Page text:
African civilisations and the effects of slavery and racism could be part of a new revised history curriculum which will be compulsory learning across South African high schools.
A report compiled by a Ministerial Task Team into the introduction of history as a compulsory subject has recommended that history should be phased in incrementally from 2023 in Grade 10 to 2025 in Grade 12.
The report was presented to Basic Education Minister Angie Motshekga. MyBroadband.co.za reports the team focussed on the lack of study into African civilisations and the effects of slavery and racism. It comes after experts argued that a shift in perspective was needed and centres around the government’s belief that there is a lack of focus on the evolution of African civilisations in South African schools. Experts argue the current system is biased towards liberal schools of thought and omits African nationalism, black consciousness, and socialism.
The team’s presentation to Motshekga is said to redress this with an overhaul of the current curriculum to make it more Afrocentric, Sunday paper City Press says.
Led by SA Democracy Education Trust executive director Professor Sifiso Ndlovu, the team studied how history was taught in European and African countries, and selected a model used by Ghana as the basis for its recommendations.
The team recommended the following changes be implemented:
- Life Orientation for grades 10, 11, and 12 should be scrapped and replaced with the overhauled history subject;
- Social sciences should be separated into history and geography in senior grades to allow extended times for history lessons; and
- The team also recommended that these changes be phased in by 2023, allowing schools to prepare for the new curriculum.
Motshekga stated that public consultations would be held and the proposal would be inspected by various committees before it was implemented.
According to the report, she was relieved the team did not focus on post-apartheid history and said there would be no “ANC-fication” of history.
SAnews.gov.za reports the steps follow a commitment made by the department during the 2015/16 Budget Speech, to conduct research on the desirability of making the teaching of history as a compulsory subject for all learners.
Handing over the report, Ndlovu said that during provincial consultations with various stakeholders in the provinces, four scenarios were highlighted, which led to the final recommendations.
Among the scenarios was that if History becomes compulsory in Grades 10-12, it will become the 5th fundamental subject regardless of the stream they are registered for.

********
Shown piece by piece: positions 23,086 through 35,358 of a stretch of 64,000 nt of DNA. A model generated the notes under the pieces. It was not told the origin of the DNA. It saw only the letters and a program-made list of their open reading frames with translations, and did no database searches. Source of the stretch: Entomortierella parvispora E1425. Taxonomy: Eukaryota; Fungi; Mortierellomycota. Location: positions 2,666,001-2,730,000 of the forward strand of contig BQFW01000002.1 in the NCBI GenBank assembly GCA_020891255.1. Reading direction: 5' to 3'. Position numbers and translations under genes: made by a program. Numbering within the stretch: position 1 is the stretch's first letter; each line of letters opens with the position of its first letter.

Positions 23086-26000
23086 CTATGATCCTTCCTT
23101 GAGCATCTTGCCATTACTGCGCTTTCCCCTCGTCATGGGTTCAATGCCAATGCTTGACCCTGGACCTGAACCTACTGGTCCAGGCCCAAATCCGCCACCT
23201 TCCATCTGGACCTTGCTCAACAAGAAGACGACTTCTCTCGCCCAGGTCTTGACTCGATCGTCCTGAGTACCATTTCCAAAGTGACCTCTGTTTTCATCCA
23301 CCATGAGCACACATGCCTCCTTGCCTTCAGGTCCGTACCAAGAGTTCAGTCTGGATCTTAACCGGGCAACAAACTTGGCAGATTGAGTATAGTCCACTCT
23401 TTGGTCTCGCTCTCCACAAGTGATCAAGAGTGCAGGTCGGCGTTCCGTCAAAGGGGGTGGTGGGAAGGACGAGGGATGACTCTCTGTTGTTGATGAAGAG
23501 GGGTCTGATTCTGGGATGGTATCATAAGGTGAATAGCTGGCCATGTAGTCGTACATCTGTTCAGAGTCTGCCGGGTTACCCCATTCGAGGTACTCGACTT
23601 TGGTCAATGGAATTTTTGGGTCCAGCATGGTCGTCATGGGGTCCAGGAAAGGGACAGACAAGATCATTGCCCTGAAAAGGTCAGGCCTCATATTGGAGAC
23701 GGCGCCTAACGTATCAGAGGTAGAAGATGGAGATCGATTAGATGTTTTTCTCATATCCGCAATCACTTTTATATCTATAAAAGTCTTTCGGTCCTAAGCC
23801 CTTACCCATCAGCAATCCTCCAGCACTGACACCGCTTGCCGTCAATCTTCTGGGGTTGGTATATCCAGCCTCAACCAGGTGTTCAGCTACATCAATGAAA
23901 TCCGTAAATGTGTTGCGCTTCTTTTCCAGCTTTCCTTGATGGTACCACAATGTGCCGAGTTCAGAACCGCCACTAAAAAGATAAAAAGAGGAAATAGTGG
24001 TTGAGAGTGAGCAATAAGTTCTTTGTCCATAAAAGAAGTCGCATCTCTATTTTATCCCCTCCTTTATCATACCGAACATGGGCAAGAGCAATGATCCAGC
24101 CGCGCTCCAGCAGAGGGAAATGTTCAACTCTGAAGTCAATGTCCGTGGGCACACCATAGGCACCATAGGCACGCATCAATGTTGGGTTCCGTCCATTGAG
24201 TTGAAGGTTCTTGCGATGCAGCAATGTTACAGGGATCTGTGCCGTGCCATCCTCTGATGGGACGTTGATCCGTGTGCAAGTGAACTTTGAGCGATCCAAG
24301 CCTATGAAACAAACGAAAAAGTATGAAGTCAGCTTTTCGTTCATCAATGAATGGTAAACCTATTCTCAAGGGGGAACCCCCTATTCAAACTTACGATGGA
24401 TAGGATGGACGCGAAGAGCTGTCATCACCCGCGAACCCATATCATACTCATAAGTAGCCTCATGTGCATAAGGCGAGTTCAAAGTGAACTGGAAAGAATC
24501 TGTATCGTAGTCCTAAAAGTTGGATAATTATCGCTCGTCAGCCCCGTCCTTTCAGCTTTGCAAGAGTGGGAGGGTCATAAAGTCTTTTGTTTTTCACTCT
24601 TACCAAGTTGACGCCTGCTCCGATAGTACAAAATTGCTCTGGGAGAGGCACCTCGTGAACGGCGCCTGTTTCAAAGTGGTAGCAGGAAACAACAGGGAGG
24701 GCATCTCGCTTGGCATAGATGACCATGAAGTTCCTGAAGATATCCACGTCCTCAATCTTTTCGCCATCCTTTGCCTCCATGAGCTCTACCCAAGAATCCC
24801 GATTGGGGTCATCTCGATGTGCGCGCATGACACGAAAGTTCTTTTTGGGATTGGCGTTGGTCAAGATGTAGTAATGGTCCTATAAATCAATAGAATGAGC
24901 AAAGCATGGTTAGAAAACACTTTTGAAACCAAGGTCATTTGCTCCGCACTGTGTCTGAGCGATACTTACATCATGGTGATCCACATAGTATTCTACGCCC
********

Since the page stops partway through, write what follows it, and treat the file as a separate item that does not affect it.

Another scenario was that if History and Life Orientation (LO) are combined, History content should be transferred to LO to reinforce the teaching of citizenship and human rights, amongst others.
However, Ndlovu said that, most people rejected out of hand the transfer of content from History to reinforce the LO content and syllabus at FET phase.
“They dismissed the idea of 5 fundamental at FET phase,” Ndlovu said.
The report recommended, amongst others that the LO should be phased-out incrementally from the FET curriculum from 2023 in Grade 10 to 2025 in Grade 12.
It further recommended that the Curriculum and Policy Statement (CAPS), due to its serious limitations, be completely overhauled.
“Africa centeredness should become a principle in revising the History content. The 6-7 years towards the phasing out of LO in the FET band be used to prepare the system for compulsory History in the FET band. The notional time of four hours per week for teaching History in the FET band must be maintained,” the task team recommended.
Ndlovu also noted that teaching and training should not be the sole responsibility of the Basic Education but the responsibility should be carried out in partnerships with the universities.
“We call on all heads of Archaeology, History and the Department of Basic Education to start the ball rolling. It is up to the Minister to reject or accept the recommendation, if she does then we can start developing guidelines,” Professor Ndlovu said.
Motshekga extended sincere gratitude to MTT members for the excellent work done so far, adding that the report has been long awaited by members of the public, academia, and interest groups involved in the History Education landscape.
She emphasised that they are in no way attempting to rewrite History for the benefit of the new ruling elites.
‘’As a principle, we are against the rewriting of History for the sole purpose of achieving short-term political expediency. All we are doing is to reclaim our history as Africans. Historians rightly conclude that, “from a legacy perspective, we tell our stories for ourselves, and as a gift, to future generations”.
She also emphasised that the acceptance of the report by the department does not constitute any policy changes just yet.
“The report will be presented at Heads of Education Departments Committee Meeting, Council of Education Ministers, the Basic Education Portfolio Committee in the National Assembly, and the Select Committee for Education and Recreation in the National Council of Provinces for further consultation and input.
“In addition, public consultations will be held and comments sought from society at large, to guide us towards a History that reflects all of us. Furthermore, the Report should ignite rich, constructive debates and robust discussions in society on the place and importance of History in the school curriculum,” Motshekga said.
The report will be available on the department’s website. Citizens are invited to join the debate and make their voices heard.